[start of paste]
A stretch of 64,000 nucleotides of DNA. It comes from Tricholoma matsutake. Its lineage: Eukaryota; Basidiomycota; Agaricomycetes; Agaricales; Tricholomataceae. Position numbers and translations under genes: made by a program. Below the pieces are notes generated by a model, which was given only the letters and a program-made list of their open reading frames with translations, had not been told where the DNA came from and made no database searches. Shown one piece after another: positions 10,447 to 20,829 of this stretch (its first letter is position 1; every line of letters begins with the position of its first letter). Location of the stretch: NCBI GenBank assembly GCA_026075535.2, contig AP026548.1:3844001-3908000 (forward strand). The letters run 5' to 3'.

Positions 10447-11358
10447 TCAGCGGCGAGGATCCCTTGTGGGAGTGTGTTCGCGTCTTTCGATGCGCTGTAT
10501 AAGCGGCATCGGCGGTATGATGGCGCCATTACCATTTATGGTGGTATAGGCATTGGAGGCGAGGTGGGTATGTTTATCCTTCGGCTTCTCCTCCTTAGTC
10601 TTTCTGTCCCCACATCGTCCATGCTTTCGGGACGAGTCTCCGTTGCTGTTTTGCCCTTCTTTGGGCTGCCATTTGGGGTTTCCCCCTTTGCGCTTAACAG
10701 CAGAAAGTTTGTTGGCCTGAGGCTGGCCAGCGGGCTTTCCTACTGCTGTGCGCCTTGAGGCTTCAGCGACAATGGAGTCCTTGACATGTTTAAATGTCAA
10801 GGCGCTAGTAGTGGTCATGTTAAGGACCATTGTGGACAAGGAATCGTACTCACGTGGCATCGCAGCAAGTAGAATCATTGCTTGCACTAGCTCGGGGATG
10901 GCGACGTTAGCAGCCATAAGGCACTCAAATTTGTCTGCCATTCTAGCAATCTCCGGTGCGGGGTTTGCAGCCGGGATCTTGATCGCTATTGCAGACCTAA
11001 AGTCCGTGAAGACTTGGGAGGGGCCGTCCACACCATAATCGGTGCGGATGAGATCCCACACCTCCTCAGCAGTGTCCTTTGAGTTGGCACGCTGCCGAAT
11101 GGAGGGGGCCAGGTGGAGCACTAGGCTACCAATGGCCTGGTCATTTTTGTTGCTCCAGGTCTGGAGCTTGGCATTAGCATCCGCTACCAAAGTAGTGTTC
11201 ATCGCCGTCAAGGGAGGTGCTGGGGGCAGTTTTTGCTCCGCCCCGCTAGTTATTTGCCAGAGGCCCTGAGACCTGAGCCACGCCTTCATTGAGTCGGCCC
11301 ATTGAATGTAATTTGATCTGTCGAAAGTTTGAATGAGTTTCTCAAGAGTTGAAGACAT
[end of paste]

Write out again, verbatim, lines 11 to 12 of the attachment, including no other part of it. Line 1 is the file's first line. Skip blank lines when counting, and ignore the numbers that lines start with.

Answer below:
11201 ATCGCCGTCAAGGGAGGTGCTGGGGGCAGTTTTTGCTCCGCCCCGCTAGTTATTTGCCAGAGGCCCTGAGACCTGAGCCACGCCTTCATTGAGTCGGCCC
11301 ATTGAATGTAATTTGATCTGTCGAAAGTTTGAATGAGTTTCTCAAGAGTTGAAGACAT